What is cervical cancer?

Cervical cancer starts in the cells of the cervix. A cancerous (malignant) tumour is a group of cancer cells that can grow into nearby tissue and destroy it. The tumour can also spread (metastasize) to other parts of the body.

The cervix is part of a woman’s reproductive system. It is the narrow lower part of the uterus (womb) and opens into the top of the vagina. It is the passageway that connects the uterus to the vagina.

Cells in the cervix sometimes change and no longer grow or behave normally. These changes may lead to non-cancerous (benign) tumours such as polyps, cysts or fibroids.

Changes to cells of the cervix can also cause precancerous conditions. This means that the abnormal cells are not yet cancer, but there is a chance that they may become cancer if they aren’t treated for a long time. The most common precancerous condition of the cervix is called different names depending on how it’s classified or reported. The most common classifications for precancerous conditions of the cervix refer to squamous intraepithelial lesion (SIL), cervical intraepithelial neoplasia (CIN) and cervical dysplasia.

In some cases, changes to cells can develop into cervical cancer. Most often, cervical cancer starts in round, flat cells called squamous cells. These cells line the outer part of the cervix. This type of cancer is called squamous cell carcinoma of the cervix. Cancer can also start in other cells, called glandular cells. These cells line the passageway that connects the uterus to the vagina. This type of cancer is called adenocarcinoma of the cervix.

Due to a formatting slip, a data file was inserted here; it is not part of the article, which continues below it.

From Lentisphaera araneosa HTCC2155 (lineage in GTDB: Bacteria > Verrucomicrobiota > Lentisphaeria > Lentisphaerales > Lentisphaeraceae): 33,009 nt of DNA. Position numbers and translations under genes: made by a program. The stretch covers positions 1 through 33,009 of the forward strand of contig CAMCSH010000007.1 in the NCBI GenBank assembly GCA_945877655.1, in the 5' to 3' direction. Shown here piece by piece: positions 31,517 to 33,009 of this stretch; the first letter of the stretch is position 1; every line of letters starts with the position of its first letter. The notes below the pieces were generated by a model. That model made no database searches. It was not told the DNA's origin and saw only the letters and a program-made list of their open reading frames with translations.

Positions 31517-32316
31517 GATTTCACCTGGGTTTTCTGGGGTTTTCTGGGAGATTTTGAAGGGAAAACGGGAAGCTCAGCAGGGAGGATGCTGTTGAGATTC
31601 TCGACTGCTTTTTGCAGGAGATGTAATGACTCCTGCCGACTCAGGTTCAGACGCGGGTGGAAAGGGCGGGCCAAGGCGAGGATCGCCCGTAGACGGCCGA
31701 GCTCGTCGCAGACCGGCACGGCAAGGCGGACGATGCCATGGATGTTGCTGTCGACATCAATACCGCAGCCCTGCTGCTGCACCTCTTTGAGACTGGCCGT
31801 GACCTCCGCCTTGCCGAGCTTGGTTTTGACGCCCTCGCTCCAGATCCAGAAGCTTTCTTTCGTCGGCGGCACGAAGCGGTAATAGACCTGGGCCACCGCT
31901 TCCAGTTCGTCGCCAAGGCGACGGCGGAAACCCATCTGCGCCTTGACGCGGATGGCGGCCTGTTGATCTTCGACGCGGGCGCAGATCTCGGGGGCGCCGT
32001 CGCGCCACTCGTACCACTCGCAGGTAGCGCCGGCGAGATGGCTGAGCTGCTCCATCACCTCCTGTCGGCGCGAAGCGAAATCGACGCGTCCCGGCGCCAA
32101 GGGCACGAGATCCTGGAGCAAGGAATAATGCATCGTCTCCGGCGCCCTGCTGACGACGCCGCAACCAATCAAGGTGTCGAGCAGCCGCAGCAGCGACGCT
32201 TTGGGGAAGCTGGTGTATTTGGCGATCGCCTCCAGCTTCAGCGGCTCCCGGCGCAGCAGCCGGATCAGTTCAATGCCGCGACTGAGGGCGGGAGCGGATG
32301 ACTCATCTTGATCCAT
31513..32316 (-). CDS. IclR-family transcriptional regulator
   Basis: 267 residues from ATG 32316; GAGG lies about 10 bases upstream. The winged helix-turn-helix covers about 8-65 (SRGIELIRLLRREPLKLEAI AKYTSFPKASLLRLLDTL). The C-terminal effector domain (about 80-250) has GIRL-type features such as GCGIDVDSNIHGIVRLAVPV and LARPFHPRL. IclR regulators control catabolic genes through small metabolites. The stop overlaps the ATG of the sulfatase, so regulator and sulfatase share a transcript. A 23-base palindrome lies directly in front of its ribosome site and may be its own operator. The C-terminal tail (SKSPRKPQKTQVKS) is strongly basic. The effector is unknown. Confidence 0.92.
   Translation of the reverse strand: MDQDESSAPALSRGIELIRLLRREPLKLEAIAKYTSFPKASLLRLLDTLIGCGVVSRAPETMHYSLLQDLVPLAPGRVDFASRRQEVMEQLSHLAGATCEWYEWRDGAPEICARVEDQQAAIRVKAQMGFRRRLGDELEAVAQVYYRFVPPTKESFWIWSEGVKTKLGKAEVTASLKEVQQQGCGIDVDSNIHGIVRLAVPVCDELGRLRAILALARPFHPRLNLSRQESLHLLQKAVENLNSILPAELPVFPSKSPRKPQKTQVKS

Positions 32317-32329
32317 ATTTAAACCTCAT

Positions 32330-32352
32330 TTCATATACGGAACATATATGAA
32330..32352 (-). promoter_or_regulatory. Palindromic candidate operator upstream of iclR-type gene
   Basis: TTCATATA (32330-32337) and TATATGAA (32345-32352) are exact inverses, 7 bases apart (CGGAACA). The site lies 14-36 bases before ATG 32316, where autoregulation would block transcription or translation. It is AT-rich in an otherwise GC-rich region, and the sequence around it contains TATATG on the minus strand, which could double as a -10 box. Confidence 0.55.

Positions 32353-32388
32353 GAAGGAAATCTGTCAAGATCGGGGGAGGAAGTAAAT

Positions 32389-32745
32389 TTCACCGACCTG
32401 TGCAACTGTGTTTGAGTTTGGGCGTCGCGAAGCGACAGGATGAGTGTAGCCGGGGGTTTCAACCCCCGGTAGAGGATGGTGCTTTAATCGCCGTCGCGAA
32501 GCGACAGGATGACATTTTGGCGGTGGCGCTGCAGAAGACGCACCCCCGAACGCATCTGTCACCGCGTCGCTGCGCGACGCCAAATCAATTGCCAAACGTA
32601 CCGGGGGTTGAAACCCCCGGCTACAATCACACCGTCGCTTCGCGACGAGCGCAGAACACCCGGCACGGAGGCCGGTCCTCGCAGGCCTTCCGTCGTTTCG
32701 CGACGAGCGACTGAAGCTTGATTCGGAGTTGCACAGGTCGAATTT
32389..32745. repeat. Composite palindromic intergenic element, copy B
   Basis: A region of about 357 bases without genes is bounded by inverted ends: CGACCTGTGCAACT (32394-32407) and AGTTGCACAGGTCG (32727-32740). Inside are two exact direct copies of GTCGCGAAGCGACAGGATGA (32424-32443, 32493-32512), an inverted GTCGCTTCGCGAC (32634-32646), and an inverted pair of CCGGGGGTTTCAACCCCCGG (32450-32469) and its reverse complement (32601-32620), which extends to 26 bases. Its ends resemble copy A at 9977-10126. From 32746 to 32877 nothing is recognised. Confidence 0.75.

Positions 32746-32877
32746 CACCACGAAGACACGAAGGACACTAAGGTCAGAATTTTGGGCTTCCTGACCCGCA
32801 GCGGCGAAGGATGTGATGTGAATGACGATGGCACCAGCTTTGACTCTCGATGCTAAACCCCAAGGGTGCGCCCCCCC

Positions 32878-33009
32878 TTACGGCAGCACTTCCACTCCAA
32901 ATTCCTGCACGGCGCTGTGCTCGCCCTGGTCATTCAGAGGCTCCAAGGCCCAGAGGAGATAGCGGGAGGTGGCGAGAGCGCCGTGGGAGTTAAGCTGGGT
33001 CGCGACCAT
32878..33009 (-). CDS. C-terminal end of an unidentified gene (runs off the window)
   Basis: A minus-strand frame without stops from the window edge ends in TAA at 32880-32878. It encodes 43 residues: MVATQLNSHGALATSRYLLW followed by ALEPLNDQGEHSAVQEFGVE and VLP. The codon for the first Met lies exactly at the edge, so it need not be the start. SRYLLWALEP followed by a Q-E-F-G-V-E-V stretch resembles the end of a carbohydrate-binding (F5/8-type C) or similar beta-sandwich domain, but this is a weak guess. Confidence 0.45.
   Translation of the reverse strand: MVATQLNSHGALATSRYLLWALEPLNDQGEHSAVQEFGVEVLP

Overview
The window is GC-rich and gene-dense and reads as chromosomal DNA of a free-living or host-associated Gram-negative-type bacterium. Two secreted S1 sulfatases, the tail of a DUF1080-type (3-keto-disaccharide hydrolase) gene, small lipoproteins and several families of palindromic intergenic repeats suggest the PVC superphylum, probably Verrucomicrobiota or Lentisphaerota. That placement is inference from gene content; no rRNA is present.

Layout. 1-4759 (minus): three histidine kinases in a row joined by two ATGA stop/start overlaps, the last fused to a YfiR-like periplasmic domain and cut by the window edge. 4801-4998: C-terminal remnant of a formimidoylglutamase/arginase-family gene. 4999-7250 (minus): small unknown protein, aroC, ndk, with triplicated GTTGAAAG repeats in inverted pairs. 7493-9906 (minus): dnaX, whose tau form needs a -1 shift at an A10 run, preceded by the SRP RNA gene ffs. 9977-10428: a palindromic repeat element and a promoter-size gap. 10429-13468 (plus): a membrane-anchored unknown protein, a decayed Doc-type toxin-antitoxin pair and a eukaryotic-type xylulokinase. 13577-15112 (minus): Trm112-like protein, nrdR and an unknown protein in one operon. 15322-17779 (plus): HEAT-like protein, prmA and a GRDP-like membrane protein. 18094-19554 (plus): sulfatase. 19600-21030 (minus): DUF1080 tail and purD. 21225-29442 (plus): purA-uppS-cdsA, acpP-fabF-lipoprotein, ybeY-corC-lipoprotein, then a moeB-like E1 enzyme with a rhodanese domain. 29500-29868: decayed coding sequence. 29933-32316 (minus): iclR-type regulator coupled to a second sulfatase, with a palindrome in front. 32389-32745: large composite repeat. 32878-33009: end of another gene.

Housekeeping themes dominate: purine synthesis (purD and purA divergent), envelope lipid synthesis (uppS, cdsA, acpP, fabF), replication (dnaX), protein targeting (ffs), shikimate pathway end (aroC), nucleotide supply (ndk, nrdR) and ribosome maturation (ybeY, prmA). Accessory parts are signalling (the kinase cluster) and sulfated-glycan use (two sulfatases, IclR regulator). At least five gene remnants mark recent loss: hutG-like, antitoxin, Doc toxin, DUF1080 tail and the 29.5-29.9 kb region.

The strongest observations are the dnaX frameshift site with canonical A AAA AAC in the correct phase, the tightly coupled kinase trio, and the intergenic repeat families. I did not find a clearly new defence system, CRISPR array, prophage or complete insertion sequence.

Rare types of cervical cancer can also develop. These include adenosquamous carcinoma, glassy cell carcinoma and mucoepidermoid carcinoma.

Expert review and references

  • Klopp AH, Eifel PJ, Berek JS, Konstantinopoulos PA . Cancer of the cervix, vagina and vulva. DeVita VT Jr, Lawrence TS, Rosenberg SA. Cancer: Principles and Practice of Oncology. 10th ed. Philadelphia: Wolters Kluwer Health/Lippincott Williams & Wilkins; 2015: 72:1013-1047.
  • Levine DA, Dizon DS, Yashar CM, Barakat RR, Berchuch A, Markman M, Randall ME. Handbook for Principles and Practice of Gynecologic Oncology. 2nd ed. Philadelphia, PA: Wolters Kluwer; 2015.
  • National Cancer Institute. Cervical Cancer Treatment (PDQ®) Health Professional Version. 2018: http://www.cancer.gov/.
  • Oleszewski K . Cervical cancer. Yarbro CH, Wujcki D, Holmes Gobel B, (eds.). Cancer Nursing: Principles and Practice. 8th ed. Burlington, MA: Jones and Bartlett Learning; 2018: 50: 1397 - 1421.
  • Tewari KS, Monk BJ . Tumors of the cervix. Raghavan D, et al (eds.). Textbook of Uncommon Cancer. 5th ed. Wiley Blackwell; 2017: 43.7: 618 - 642.

The cervix

The cervix is the lower part of the uterus and connects the uterus to the vagina. Learn about the anatomy and physiology of the cervix.

Cancerous tumours of the cervix

Squamous cell carcinoma (SCC) and adenocarcinoma are the 2 most common tumours of the cervix. Learn about cancerous tumours of the cervix.

Precancerous conditions of the cervix

Precancerous conditions of the cervix are changes to cervical cells that make them more likely to develop into cancer.

Non-cancerous tumours of the cervix

Polyps, nabothian cysts and fibroids are types of non-cancerous tumours that occur in the cervix. Learn about non-cancerous tumours of the cervix.

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